Take It to Nature

We can turn to nature for solace at any time—to be held, energized, and reminded that, even when we’re in the throes of cancer, the natural world has the power to amaze and replenish us.

As soon as I was able after breast cancer and treatment, I turned to the mountains and forests. Climbing all 48 mountains over 4000 feet in New Hampshire taught me to love the natural world that surrounded me: the wildflowers, the trees, the lichen, the mosses and ferns, the birds, streams, toads, and stones. Being in the wild healed me both from the loss of my best friend to ovarian cancer and from the physical, mental, and emotional trauma of breast cancer.
This experience inspired me to share my journey in the recently released memoir, 48 PEAKS, Hiking and Healing in the White Mountains.

By writing 48 PEAKS, I was also able to marry two great passions: writing and hiking. Each endeavor fed the other. My hikes provided material for my book and filled up the creative well inside me, no matter how difficult the climb. Writing the book, which I decided to do just before my 11th mountain, gave me a place to describe my ventures and to discover all that the 48-mountain journey meant to me.

Here’s an excerpt from my book, adapted to stand on its own for this essay:

When my breast surgeon called with the pathology results, I leaned back against the kitchen wall, wishing I could close my eyes, wishing I could breathe. After she told me we’d found the tumor early but I had invasive lobular carcinoma, I slid down the wall to sit on the floor.

I visited various doctors, then decided to have a partial radical mastectomy followed by chemo (CA) and five years of Tamoxifen. I struggled with the idea of losing my breast, having seen my mother go through the same loss. In Massachusetts, where I live, there is a yoga center called Kripalu set amidst the woods and hills of the Berkshire Mountains. I’d been there before with friends but this time I went alone to a weekend workshop called “Healing Through Grief,” hoping it would help me process my diagnosis and prepare for the mastectomy that would happen as soon as I returned home.

Truthfully, I don’t remember much of the workshop. What I do recall is a yoga class where, without knowing anything about me or my situation, the instructor focused on three poses: one for courage, one for strength, and one for surrender. I immediately understood the value of the first two and knew that I would need them in abundance as I walked the cancer road. But surrender? That just made me angry. Surrender to what? Cancer? To some nebulous higher power who had allowed me to contract cancer? Never.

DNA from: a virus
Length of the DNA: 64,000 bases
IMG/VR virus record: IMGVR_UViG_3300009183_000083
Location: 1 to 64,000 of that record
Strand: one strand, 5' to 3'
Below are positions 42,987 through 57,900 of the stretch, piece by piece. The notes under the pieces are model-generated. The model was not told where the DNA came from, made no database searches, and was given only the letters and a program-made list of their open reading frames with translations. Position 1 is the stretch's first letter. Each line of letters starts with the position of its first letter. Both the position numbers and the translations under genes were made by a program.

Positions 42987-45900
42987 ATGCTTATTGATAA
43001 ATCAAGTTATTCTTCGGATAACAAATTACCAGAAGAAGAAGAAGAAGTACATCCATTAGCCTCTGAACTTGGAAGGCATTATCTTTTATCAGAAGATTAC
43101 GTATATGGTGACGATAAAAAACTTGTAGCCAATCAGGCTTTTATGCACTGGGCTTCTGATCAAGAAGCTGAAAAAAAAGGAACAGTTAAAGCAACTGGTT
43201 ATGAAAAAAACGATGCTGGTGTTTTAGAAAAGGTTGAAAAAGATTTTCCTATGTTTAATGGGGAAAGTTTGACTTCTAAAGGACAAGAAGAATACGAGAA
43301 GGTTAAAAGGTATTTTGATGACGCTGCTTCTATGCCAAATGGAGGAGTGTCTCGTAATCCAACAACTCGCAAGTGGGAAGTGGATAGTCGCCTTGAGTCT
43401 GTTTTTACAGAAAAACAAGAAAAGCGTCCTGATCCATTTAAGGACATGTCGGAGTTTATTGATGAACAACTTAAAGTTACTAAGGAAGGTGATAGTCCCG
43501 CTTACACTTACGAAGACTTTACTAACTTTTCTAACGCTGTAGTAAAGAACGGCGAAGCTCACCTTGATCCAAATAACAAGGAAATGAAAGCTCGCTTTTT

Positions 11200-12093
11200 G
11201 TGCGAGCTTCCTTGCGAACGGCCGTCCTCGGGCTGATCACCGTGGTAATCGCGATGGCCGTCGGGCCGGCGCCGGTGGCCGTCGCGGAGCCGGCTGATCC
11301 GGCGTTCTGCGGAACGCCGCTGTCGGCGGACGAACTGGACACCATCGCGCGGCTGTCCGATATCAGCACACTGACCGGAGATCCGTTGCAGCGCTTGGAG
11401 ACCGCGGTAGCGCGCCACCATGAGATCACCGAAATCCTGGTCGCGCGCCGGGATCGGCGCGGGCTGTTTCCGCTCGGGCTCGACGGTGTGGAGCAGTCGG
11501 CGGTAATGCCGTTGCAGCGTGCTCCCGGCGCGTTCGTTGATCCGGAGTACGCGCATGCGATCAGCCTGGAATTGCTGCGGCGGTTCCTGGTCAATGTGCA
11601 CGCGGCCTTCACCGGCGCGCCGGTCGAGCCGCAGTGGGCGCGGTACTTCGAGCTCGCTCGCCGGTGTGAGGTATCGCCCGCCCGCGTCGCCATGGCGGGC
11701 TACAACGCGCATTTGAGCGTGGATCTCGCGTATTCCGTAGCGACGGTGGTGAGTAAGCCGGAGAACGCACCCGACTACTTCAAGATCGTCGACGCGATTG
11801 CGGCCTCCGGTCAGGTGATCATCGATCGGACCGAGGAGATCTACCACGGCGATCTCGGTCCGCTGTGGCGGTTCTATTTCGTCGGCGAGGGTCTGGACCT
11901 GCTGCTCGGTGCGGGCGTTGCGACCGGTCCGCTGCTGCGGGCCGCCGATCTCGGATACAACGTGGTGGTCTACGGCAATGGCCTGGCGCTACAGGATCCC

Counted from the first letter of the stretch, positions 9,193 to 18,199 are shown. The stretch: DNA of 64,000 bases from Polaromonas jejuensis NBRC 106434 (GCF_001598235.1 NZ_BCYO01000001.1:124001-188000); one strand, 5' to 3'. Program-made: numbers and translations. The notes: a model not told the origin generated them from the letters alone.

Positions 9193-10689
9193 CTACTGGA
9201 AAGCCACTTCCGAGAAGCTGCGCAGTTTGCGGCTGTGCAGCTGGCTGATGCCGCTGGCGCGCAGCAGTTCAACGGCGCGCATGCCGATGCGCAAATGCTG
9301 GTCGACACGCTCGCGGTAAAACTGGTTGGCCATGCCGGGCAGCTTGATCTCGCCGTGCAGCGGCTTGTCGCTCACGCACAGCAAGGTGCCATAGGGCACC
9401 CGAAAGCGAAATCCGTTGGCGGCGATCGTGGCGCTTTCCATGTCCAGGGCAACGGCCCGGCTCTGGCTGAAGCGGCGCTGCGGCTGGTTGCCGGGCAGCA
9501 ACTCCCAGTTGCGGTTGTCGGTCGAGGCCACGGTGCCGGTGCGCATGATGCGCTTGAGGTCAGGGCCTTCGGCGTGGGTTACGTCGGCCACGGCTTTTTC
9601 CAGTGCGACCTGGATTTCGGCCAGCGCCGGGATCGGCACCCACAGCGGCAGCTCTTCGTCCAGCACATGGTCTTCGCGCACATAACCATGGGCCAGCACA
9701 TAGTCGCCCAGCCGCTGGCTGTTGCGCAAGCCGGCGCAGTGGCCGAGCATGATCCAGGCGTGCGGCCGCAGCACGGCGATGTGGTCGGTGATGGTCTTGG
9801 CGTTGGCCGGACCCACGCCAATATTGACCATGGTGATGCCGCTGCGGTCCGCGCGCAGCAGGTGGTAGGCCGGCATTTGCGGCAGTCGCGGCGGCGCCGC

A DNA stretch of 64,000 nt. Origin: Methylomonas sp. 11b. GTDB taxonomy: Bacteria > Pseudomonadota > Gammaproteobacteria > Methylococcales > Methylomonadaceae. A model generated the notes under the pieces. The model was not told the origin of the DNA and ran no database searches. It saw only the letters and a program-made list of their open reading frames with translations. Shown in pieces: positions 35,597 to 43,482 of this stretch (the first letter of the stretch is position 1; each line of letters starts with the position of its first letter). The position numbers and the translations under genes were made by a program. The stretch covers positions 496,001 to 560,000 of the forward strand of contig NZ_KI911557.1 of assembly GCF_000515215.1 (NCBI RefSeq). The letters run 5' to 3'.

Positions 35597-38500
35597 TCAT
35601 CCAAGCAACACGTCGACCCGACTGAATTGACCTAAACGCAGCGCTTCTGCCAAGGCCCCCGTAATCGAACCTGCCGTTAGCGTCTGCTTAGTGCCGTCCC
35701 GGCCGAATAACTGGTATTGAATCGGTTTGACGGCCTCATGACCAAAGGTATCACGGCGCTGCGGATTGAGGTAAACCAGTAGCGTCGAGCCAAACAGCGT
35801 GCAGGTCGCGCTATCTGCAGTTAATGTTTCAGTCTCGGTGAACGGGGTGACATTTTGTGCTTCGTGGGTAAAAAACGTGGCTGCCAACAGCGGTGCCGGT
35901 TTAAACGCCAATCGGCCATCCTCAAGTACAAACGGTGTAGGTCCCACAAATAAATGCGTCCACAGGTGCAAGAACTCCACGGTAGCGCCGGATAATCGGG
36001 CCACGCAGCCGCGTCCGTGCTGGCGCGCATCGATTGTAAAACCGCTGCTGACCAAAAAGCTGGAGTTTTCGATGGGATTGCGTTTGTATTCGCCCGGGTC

Feeling disgruntled, after the class I plunged into the woods on a small mountain behind Kripalu. After a time, the few people I saw left and I had the woods to myself. Spring mud sucked at my boots. The day was cold, and moist. Lime-colored ferns sprang from the ground. Trees had begun to unfurl neon-bright baby leaves. The forest was coming to life again and all I could feel was my fear: fear of more surgery, fear of losing my breast, fear of dying, fear of abandoning my husband and ten-year-old daughter. I didn’t feel courageous or strong or willing to yield to the current realities of my life. I felt angry and terrified and couldn’t imagine how I’d survive amputation and all that my treatment plan entailed.

I wanted my mother. Though forty-nine years old, I longed for her to comfort and take care of me, to tell me what to do and how to be. What would she have counseled? How might she have supported me were she still alive? Surely, she would assure me I hadn’t done anything bad enough to deserve this cancer.

I began to cry, not just the usual tears that came so easily these days, but loud, shoulder-heaving sobs. I embraced a young tree, pressed my face into its smooth bark, and wept. When I began to shiver but couldn’t stop sobbing, I left the tree and lurched onto the nearest trail, my sight blurred. I’d have to trust my feet to find their way.

Four miles later, I felt cleansed. Gradually, I’d run out of tears and my face had dried. I’d hiked my way into calm, and beyond that—at last—into surrender. I had cancer. I needed to get healed, whatever it took, if I wanted to be there for my daughter.

Some deep animal part of me was also aware that I was still breathing, still alive and, in this moment, moving through a beautiful woods that embodied all the hopes of spring. Having shared my sorrow and fear with the trees and the mountain, I felt lighter and, though exhausted, filled up with the remarkable life that continued on all around me. Ready.


Cheryl Suchors holds degrees from Harvard Business School and Smith College. Her memoir, 48 PEAKS, Hiking and Healing in the White Mountains, was published by She Writes Press in September.

Kirkus Reviews called 48 PEAKS “An inspiring yet relatable true story with exciting scenes and plenty of heart.” BookBub included it as one of “10 Life Changing Memoirs To Pick Up This Fall.” The Culturalist listed it as one of the “Top Ten Travel and Adventure Memoirs That Will Leave You Inspired”, and PopSugar chose the book as one of “7 New Nonfiction Books for People Who Don’t Like Nonfiction.”

Cheryl’s work has appeared in literary journals, magazines and an anthology. She lives with her husband in Cambridge, Massachusetts and wishes their grown daughter lived nearby. She hikes every chance she gets, most recently in Canada, California, and Poland.

Cheryl will be in Austin January 13-14th at Book Woman and Cancer Rehab & Integrative Medicine. 

Cancer Rehab & Integrative Medicine will host a book reading, inspirational talk, and author meet and greet.
When: Monday January 14th 6:00-7:30 pm
Where: Cancer Rehab and Integrative Medicine
4130 Spicewood Springs Rd. Ste 100
Austin, TX 78759

RSVP here

 

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